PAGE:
“I have before me a tenancy agreement which gives Mr [N. redacted] the right to park on the estate and it does not say “on condition that you display a permit”. It does not say that, so he has that right. What Pace Recovery is seeking to do is, unilaterally outside the contract, restrict that right to only when a permit is displayed. Pace Recovery cannot do that. It has got to be the other contracting party, Affinity Sutton, which amends the terms of the tenancy agreement to restrict the right to park on a place in circumstances in which a permit is displayed but that is not in this tenancy agreement and you as a third party cannot unilaterally alter the terms of the tenancy agreement.”
    Pace Recovery vs Mr N[2016] C6GF14F0 ¶1, (WS Appendix F, P. 63)


    My assertion is that the facts of this case are identical to the fact of Pace Recovery vs Mr N [2016].

    Referencing Pace Recovery vs Mr N[2016] C6GF14F0, In Link Parking Ltd vs J. Parkinson [2016] C7GF50J7 the Judge found that despite Pace Recovery v Mr N [2016] C6GF14F0 ‘not in any event binding him’:
    “…the Judge in that case found that the parking company could not amend the terms of the tenancy agreement to bind a tenant, but rather that it would have to be the other party to the contract, and it seems to me that the same principle applies here”
    Link Parking Ltd vs J. Parkinson [2016] C7GF50J7 ¶13., (Ws Appendix G, p. 72)

    The following were addressed in the Witness Statement, but may be better placed here:
    RE: “The Defendant was aware of the terms when they obtained the permit”. (#4): The permit was not obtained by request (WS #11.), and the anonymous “Resident / Occupier” letter from UK Car Park Management Ltd (WS Appendix D) does not establish the terms of the permit.
    RE: “The residents’ indicated their acceptance of this service by displaying a valid permit… in view of this they have accepted the charge (sic.)”:
    The letter introducing the service (WS Appendix D) states in no part that displaying a permit accepts any terms of a contract.
    The letter does not mention that the terms will provided on signage
    The letter does not mention any charges whatsoever, except a £5.00 charge for a replacement permit upon request.
    The letter does state, however:
    “The service will operate to alleviate the ongoing problems with unauthorised parking”
    Letter from UK CPM Ltd, (WS Appendix D, P47)

    This letter is dated 8th February 2013, prior to the service commencing on February 25th 2013. Given that the letter already accepts that there is ‘unauthorised’ (and thus, ‘authorised’) parking occurring prior to the start of their service. The Claimant is acknowledging residency as the primary (and thus, ultimate) authorisation for parking on the land.

    In any case, this letter and its associated permit do not take primacy over the signed Lease between the Lessor and Lessee, giving the Lessee the right to park on the land.
    RE: “The Defendant has not provide any evidence to support their alleged right to park” (#6):
    The Claimant addressed the Defendant exclusively at their address on ********, so was well aware of the residency, and the initial defence statement included the relevant portion from the lease. As a lay-defendant in this claim, this appears to be disingenuous.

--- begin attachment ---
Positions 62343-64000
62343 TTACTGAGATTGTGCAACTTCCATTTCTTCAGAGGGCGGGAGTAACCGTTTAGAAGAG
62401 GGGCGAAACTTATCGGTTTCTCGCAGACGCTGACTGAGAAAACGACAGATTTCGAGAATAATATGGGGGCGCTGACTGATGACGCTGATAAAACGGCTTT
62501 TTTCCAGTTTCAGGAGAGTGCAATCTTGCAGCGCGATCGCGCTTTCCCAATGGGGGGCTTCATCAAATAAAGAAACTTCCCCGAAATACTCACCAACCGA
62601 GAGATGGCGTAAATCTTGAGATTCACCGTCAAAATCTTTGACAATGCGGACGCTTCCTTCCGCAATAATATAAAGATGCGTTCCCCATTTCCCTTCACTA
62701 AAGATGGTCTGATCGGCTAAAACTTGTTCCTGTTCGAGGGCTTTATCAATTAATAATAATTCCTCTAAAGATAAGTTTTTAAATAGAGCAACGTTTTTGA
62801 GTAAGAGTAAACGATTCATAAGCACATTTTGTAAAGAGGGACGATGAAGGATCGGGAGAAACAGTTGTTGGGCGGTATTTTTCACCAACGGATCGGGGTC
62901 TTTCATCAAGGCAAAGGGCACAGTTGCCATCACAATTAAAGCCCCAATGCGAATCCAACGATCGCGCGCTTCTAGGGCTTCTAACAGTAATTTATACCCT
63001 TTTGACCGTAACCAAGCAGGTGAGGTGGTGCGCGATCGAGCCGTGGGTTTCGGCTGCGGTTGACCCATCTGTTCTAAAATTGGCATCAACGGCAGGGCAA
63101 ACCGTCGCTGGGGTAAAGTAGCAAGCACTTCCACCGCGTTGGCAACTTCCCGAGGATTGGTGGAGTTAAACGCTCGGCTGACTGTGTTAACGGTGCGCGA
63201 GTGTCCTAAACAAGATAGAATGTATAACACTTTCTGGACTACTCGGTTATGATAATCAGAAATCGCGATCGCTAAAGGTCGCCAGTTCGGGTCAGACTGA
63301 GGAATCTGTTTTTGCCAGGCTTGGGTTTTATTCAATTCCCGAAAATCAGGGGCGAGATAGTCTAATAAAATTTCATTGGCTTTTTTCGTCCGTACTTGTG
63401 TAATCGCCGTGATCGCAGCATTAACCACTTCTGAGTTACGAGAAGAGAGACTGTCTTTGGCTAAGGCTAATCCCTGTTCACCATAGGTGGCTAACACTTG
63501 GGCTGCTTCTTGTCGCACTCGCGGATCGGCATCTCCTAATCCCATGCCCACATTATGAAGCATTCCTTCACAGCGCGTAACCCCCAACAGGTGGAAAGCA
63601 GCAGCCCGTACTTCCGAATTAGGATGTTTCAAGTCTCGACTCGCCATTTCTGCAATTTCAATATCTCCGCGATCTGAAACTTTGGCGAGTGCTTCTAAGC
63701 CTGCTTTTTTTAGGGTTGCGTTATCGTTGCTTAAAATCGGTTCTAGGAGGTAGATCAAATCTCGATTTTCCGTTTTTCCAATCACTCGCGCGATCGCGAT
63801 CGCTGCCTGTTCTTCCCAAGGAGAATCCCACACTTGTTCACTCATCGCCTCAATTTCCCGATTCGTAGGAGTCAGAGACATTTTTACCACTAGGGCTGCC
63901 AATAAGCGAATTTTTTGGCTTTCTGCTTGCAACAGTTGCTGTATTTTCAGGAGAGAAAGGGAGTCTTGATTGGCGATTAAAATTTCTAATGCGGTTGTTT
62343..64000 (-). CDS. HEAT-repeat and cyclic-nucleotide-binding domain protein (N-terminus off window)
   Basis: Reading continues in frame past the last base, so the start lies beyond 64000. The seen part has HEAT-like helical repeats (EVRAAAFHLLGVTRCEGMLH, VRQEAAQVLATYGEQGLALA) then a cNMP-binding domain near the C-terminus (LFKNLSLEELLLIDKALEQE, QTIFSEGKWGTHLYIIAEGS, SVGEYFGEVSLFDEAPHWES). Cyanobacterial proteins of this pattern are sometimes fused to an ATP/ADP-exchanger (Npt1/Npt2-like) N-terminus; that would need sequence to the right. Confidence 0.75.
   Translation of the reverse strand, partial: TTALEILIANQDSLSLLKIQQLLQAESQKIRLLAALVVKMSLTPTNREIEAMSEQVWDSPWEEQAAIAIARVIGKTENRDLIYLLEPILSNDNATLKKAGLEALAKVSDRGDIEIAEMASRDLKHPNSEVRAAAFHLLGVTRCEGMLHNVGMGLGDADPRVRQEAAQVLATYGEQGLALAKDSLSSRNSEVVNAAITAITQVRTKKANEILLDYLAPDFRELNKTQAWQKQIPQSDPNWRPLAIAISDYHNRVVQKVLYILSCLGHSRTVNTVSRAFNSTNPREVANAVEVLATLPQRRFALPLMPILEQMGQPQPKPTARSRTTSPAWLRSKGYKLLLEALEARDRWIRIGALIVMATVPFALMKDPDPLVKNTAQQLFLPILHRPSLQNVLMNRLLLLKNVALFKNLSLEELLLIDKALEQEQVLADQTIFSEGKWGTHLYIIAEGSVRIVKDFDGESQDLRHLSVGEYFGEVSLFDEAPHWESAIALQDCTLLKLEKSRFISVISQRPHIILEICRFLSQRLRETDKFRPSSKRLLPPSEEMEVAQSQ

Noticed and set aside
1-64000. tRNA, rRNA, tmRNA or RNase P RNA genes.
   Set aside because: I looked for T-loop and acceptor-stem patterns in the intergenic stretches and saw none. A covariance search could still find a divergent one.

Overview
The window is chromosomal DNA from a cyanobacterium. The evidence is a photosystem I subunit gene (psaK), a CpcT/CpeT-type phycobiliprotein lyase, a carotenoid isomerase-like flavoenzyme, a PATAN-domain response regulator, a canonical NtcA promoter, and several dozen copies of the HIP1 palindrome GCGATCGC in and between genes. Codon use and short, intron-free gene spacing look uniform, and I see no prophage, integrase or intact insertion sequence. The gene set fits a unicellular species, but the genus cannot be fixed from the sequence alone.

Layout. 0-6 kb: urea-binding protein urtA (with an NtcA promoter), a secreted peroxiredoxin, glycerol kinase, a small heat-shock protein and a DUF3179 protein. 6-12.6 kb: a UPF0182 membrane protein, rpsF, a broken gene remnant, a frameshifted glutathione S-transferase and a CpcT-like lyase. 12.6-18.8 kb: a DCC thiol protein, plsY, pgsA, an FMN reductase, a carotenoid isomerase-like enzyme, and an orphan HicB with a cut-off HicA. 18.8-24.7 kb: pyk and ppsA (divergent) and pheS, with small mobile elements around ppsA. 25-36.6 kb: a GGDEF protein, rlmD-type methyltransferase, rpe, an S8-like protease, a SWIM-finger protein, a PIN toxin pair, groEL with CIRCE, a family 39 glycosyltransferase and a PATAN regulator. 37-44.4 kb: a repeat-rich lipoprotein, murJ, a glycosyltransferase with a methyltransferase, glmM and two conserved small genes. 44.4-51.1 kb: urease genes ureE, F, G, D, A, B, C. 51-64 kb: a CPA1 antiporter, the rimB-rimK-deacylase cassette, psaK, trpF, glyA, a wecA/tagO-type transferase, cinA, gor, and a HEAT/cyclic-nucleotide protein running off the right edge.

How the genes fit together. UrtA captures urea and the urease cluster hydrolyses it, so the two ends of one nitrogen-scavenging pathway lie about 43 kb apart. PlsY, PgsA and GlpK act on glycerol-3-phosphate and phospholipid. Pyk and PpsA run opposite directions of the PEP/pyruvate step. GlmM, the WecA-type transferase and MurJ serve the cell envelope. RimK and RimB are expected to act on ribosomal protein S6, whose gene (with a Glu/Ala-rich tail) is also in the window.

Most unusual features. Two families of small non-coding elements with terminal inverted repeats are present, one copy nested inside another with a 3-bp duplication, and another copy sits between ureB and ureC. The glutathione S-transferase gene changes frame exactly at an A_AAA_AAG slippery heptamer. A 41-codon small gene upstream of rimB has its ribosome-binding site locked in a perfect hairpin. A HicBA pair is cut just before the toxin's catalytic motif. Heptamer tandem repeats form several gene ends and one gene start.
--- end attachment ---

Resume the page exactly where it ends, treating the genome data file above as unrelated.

cFor clarity, however, the Witness Statement includes:
    the Driving License of the defendant as proof of residence ( WS Appendix A) - (this is, of course, where the Claimant got the Defendant’s address);
    The Land Registry Title Information as proof of ownership by [**********], husband of the Defendant (WS Appendix C);
    The Lease of Part relating to ********* establishing right to park and right of access. (Appendix B);
    The Legal Plan Plot of the land designating the areas included in right of access (not contended by the Claimant, but included for completeness) (WS Appendix H)
    Given the relevant cases on the primacy of the lease, and the addressing of the Claimants additional arguments here, it is asserted that this Claim should be dismissed.
    • Coupon-mad
    • By Coupon-mad 24th Jul 17, 8:01 PM
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    Coupon-mad
    Good example of a fightback, keep going!
    PRIVATE PCN? DON'T PAY BUT DO NOT IGNORE IT TWO Clicks needed for advice:
    Top of the page: Home>>Forums>Household & Travel>Motoring>Parking Tickets, Fines & Parking - read the 'NEWBIES' FAQS thread!
    Advice to ignore is WRONG, unless in Scotland/NI.

    • CircusFrog
    • By CircusFrog 25th Jul 17, 3:21 PM
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    CircusFrog
    Case is day after tomorrow, was going to file Skeleton Arguments with the court tomorrow morning marked as urgent. Do I need to serve to Claimaint as well?
    • Johnersh
    • By Johnersh 25th Jul 17, 9:37 PM
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    Johnersh
    Technically you should, yes. The idea is that you should be able to win without an ambush.

    The skelly serves as a summary only to highlight key arguments to take the court direct to them. It should have nothing wholly new that the claimant won't have already seen/anticipated.
    • Coupon-mad
    • By Coupon-mad 25th Jul 17, 10:39 PM
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    Coupon-mad
    And your costs schedule if not already filed.
    PRIVATE PCN? DON'T PAY BUT DO NOT IGNORE IT TWO Clicks needed for advice:
    Top of the page: Home>>Forums>Household & Travel>Motoring>Parking Tickets, Fines & Parking - read the 'NEWBIES' FAQS thread!
    Advice to ignore is WRONG, unless in Scotland/NI.

    • Johnersh
    • By Johnersh 26th Jul 17, 7:33 PM
    • 655 Posts
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    Johnersh
    25th Jul 17, 2:21 PM Case is day after tomorrow,
    All set for the hearing? What time are you on and in which Court?